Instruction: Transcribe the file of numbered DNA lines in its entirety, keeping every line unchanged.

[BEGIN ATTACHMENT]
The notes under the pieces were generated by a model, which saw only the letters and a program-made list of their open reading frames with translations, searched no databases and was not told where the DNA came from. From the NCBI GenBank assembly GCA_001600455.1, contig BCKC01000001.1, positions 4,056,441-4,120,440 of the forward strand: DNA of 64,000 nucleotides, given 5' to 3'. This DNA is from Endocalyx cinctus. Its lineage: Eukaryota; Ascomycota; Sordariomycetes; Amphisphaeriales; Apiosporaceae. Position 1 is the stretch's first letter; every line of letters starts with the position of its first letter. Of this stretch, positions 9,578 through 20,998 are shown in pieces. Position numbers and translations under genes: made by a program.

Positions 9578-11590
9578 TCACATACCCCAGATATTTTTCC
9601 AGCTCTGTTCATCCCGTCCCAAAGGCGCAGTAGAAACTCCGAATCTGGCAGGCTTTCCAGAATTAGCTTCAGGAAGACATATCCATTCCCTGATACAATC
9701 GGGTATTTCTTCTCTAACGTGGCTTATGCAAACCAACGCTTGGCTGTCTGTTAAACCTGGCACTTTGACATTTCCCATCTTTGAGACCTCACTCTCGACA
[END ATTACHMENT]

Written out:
The notes under the pieces were generated by a model, which saw only the letters and a program-made list of their open reading frames with translations, searched no databases and was not told where the DNA came from. From the NCBI GenBank assembly GCA_001600455.1, contig BCKC01000001.1, positions 4,056,441-4,120,440 of the forward strand: DNA of 64,000 nucleotides, given 5' to 3'. This DNA is from Endocalyx cinctus. Its lineage: Eukaryota; Ascomycota; Sordariomycetes; Amphisphaeriales; Apiosporaceae. Position 1 is the stretch's first letter; every line of letters starts with the position of its first letter. Of this stretch, positions 9,578 through 20,998 are shown in pieces. Position numbers and translations under genes: made by a program.

Positions 9578-11590
9578 TCACATACCCCAGATATTTTTCC
9601 AGCTCTGTTCATCCCGTCCCAAAGGCGCAGTAGAAACTCCGAATCTGGCAGGCTTTCCAGAATTAGCTTCAGGAAGACATATCCATTCCCTGATACAATC
9701 GGGTATTTCTTCTCTAACGTGGCTTATGCAAACCAACGCTTGGCTGTCTGTTAAACCTGGCACTTTGACATTTCCCATCTTTGAGACCTCACTCTCGACA